It turns out that Capital in the Twenty-First Century, Thomas Piketty’s magnum opus on the future of wealth accumulation and inequality, has a brilliant fictional counterpart, a 2011 novella by Cory Doctorow titled Chicken Little. Piketty argues that we’ve entered an era of stagnant growth during which we will see a relentless rise in the ratio of capital to income, and so we can expect the largest fortunes to grow and grow — and the political influence of the heirs to the largest fortunes to grow and grow as well, provided we allow this wealth accumulation to go unchecked. Doctorow, a non-fiction writer and policy analyst as well as a science fiction novelist, goes a step further: what if the ultrarich choose not to pass on their wealth to their heirs, but rather to use some small fraction of it to extend their lives indefinitely? That is, what if our societies become dominated by immortal quadrillionaires (that’s right), who “live” in high-tech vats nestled in the seclusion of vast private estates? Doctorow takes the notion of “plutonomy,” in which the outsized spending of the wealthy few drives consumption patterns across entire economies, to its logical extreme:
“It took decades of relationship-building for Ate to sell its first product to a vat-person.”
And we haven’t sold anything else since, Leon thought, but he didn’t say it. No one would say it at Ate. The agency pitched itself as a powerhouse, a success in a field full of successes. It was the go-to agency for servicing the “ultra-high-net-worth individual,” and yet…
“And we haven’t sold anything since.” Brautigan said it without a hint of shame. “And yet, this entire building, this entire agency, the salaries and the designers and the consultants: all of it paid for by clipping the toenails of that fortune. Which means that one more sale –”
The novella is exceptionally witty and entertaining, and I recommend it. But it came to mind as I read a recent critique of Piketty’s latest by Dean Baker, who has convinced me that while immortal quadrillionaires might be in our future, it is more likely that we’re in the midst of Peak Inequality.
In the Huffington Post, Baker, an idiosyncratic left-liberal and co-director of the Center for Economic Policy Research, offers a vigorous challenge to the pessimism that pervades Capital in the Twenty-First Century, and the left-liberal intelligentsia more broadly. Specifically, Baker identifies a number of factors that have increased profits and enriched high-earners and he explains how they are changing:
(a) China’s economic opening appears to have reduced the bargaining power of workers in affluent market democracies as Chinese workers were integrated into global supply chains. Yet real wages in China tripled from 2002 to 2012 and they continue to rise rapidly. Other societies will be integrated into global supply chains. Though India and the Philippines have been at the forefront of business process outsourcing, serious infrastructure and human capital deficits have prevented them from taking on more labor-intensive manufacturing work, and that could change. But none of these countries will have anything like China’s impact on global labor markets. Baker believes that the erosion of China’s cost advantage, which also reflects the falling costs of mechanization, will enhance the bargaining power of U.S. and European workers.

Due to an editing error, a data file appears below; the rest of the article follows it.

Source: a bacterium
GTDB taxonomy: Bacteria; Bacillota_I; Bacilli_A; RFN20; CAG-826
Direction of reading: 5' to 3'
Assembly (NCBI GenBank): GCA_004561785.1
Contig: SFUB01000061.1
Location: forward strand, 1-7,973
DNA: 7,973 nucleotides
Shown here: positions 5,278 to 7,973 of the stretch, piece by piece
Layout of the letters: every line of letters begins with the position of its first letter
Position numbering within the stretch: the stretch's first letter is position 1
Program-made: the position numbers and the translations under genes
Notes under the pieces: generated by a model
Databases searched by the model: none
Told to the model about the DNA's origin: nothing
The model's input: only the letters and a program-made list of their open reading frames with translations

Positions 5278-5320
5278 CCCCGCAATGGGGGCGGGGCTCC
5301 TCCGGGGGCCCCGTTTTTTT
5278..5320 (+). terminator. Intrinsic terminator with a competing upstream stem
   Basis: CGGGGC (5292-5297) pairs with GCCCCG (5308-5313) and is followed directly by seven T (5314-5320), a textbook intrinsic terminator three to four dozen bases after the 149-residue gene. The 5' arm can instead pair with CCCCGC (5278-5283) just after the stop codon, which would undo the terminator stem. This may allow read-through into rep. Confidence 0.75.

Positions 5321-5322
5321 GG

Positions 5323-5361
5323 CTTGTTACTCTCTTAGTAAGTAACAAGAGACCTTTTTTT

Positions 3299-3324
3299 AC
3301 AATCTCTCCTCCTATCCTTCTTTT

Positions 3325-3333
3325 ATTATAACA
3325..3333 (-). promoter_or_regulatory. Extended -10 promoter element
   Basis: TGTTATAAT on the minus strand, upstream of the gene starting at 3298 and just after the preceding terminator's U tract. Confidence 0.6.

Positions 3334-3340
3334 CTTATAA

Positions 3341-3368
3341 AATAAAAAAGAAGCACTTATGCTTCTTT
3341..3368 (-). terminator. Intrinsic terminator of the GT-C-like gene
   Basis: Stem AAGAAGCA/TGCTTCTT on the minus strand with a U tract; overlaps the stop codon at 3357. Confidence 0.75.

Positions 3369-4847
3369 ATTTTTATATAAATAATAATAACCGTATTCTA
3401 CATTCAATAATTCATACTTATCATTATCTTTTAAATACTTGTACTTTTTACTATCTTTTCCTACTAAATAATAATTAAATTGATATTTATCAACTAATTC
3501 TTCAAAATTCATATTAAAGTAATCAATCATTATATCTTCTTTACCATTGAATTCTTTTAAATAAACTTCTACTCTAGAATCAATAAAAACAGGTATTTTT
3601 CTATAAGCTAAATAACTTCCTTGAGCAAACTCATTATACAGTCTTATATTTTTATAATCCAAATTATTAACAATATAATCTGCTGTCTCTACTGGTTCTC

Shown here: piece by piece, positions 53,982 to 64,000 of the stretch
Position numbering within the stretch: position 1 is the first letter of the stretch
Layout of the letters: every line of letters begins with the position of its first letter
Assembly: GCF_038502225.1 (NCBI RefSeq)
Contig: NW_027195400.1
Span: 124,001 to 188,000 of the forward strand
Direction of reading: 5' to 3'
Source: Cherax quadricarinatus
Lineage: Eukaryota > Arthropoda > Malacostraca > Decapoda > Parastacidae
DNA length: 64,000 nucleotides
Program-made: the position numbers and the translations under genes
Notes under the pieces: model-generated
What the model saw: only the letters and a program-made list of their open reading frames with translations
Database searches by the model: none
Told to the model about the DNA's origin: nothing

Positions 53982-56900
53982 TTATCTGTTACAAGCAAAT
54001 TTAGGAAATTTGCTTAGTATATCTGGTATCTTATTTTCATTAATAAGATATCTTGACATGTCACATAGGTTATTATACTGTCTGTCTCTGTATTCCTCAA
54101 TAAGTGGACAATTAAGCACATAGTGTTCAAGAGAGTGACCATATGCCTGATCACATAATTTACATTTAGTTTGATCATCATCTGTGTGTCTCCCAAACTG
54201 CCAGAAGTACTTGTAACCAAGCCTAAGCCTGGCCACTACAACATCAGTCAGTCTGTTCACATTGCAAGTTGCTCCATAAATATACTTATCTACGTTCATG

(b) In Baker’s view, a large share, if not a majority, of corporate profits flow from rules and regulations that can and ought to be revised. Patent protections, for example, could be weakened, and the telecommunications and financial services sectors could be more stringently regulated. While I’m sympathetic to Baker on the subject of patent protections, my sense is that less regulation, or rather a new approach to regulation, could yield the benefits he attributes to more stringent regulation. Peer-to-peer lending is an excellent example of a financial services innovation that is less dangerous than conventional banking and more consumer-friendly. Equity crowdfunding could make it easier for disruptive new enterprises to challenge profitable incumbents, thus driving down profits. If you believe that America’s dysfunctional financial system is at the heart of what’s wrong with modern American capitalism, as I (and many others on the right) do, the rise of new business models is encouraging.
(c) And Baker is more optimistic about the prospects for improved corporate governance, particularly as the barriers to organizing shareholders to protect their interests continue to fall.
The key to forestalling a future dominated by the dead hand of vat-people is a more open, more decentralized, and more entrepreneurial economy, in which entrenched incumbents fear for their lives while workers benefit from a modernized and more cost-effective safety net. I disagree with Baker on many questions of detail, but his optimism strikes me as well placed. There is a danger in extrapolating present trends indefinitely into the future. (See Ryan Decker for more on Piketty’s “undisciplined speculation,” which is not to say I don’t enjoy engaging in undisciplined speculation myself.) It can make for entertaining fiction, as in Chicken Little. But it can also blind us to the potential of new technologies and business models (Bitcoin, P2P, crowdfunding) that are right in front of us.
(Portrait of Cory Doctorow by Jonathan Worth.)